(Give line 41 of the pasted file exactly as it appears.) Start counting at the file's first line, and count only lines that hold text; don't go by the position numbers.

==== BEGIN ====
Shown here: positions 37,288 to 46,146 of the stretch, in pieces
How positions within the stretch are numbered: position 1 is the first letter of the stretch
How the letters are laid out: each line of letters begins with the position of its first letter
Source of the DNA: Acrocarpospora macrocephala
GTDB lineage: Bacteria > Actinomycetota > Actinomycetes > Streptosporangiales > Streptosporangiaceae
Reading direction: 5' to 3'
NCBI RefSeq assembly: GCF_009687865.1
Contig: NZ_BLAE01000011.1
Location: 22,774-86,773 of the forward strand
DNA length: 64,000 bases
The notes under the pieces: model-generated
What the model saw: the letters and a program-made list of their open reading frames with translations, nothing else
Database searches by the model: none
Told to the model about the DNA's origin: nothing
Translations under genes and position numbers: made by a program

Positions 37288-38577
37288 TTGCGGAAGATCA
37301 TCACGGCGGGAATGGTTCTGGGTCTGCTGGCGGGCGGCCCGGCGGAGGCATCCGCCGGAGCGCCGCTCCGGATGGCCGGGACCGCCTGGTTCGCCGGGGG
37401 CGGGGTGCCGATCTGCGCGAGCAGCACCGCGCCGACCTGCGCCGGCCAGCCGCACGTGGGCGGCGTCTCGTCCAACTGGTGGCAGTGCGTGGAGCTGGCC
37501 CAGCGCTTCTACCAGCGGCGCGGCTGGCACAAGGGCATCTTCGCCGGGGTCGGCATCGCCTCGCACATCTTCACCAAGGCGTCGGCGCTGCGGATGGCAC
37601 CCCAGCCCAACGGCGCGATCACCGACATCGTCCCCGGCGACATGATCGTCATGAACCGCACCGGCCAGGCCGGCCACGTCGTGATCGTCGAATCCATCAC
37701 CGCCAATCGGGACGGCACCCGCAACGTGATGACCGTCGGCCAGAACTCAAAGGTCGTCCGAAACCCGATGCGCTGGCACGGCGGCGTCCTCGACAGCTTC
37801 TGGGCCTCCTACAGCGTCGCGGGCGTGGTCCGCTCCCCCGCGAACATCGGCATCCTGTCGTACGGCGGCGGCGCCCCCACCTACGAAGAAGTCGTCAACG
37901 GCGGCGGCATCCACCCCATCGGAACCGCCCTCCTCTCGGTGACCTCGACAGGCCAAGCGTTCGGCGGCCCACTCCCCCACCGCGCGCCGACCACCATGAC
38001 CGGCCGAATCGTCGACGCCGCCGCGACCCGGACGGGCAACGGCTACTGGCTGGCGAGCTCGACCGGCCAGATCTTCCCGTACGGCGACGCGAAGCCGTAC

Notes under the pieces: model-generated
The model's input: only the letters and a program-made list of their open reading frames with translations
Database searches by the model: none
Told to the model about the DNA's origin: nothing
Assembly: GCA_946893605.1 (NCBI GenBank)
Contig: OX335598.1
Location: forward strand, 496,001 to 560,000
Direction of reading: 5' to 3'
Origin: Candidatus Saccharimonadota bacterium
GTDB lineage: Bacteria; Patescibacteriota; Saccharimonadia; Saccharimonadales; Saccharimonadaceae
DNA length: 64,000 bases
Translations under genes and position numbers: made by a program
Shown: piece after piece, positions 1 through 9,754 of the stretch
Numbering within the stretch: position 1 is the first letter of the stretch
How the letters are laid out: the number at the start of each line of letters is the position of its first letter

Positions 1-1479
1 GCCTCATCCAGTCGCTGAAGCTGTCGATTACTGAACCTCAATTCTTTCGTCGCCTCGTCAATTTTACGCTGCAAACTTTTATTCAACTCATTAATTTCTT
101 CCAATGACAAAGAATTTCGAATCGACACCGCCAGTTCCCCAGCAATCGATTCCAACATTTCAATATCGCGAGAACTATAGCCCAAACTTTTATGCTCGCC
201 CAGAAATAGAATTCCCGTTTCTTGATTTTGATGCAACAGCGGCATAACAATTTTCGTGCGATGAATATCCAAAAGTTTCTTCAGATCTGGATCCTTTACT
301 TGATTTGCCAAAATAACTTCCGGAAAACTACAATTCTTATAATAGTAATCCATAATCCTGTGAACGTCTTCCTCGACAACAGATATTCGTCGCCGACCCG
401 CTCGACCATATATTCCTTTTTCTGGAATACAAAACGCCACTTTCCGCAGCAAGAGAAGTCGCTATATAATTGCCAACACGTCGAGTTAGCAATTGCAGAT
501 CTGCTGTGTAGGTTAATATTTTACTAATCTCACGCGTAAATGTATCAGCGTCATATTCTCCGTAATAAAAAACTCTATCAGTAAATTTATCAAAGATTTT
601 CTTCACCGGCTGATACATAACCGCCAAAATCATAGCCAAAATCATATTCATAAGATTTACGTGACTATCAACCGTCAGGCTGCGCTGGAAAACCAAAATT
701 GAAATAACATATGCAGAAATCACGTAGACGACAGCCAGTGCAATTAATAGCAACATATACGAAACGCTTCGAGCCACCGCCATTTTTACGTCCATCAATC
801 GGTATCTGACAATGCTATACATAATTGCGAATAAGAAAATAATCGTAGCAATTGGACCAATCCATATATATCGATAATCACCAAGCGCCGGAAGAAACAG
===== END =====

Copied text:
Positions 1-1479